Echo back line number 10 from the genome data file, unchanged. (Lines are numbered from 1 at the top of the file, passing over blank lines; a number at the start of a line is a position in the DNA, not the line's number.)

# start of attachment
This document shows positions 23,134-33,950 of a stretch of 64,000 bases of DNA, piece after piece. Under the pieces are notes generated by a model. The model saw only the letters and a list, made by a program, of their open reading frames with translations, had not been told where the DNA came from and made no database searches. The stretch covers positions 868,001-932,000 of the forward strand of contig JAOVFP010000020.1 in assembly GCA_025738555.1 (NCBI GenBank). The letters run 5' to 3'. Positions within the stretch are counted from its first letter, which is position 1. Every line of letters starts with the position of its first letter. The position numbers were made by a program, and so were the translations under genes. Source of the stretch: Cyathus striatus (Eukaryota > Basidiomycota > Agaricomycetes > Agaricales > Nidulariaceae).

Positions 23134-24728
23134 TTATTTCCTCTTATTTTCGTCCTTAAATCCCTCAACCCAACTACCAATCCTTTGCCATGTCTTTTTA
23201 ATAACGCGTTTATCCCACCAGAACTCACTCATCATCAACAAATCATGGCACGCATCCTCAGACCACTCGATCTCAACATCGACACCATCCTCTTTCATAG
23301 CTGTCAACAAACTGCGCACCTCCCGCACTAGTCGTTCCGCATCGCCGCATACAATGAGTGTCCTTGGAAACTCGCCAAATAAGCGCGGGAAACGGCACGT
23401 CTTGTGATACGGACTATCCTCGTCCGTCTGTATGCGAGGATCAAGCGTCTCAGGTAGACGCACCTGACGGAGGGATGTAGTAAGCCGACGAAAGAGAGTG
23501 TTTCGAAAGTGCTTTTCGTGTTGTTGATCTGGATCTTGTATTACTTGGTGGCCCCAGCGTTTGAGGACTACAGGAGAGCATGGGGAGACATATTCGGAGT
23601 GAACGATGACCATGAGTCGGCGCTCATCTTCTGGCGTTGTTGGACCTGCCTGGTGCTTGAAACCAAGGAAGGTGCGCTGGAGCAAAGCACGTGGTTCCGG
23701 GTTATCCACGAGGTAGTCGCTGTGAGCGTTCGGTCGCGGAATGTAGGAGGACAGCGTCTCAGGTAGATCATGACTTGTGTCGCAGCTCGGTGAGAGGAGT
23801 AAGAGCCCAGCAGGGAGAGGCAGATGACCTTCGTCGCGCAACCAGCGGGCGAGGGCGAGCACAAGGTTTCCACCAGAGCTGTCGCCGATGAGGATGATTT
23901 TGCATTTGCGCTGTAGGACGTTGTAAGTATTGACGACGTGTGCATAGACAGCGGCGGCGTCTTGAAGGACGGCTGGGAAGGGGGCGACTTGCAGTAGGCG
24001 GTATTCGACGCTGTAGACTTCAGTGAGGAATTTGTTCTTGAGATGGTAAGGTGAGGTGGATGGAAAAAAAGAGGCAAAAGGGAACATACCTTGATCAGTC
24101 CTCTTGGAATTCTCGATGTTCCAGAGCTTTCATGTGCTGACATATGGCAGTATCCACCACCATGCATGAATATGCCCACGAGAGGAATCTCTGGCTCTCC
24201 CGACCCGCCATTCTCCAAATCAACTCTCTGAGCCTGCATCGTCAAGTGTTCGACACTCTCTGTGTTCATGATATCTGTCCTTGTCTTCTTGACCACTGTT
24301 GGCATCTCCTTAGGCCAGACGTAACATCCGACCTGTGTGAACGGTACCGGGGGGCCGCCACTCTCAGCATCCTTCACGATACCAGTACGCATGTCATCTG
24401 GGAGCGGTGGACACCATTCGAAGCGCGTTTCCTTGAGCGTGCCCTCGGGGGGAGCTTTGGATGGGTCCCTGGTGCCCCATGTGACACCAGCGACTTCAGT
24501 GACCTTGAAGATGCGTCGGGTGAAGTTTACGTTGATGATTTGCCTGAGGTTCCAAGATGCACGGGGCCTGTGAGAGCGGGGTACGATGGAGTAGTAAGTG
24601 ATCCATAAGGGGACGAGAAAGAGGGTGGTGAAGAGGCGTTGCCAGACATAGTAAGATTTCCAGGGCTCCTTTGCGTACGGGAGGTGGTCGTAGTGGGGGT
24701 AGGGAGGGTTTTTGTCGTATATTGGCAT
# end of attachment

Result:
23801 AAGAGCCCAGCAGGGAGAGGCAGATGACCTTCGTCGCGCAACCAGCGGGCGAGGGCGAGCACAAGGTTTCCACCAGAGCTGTCGCCGATGAGGATGATTT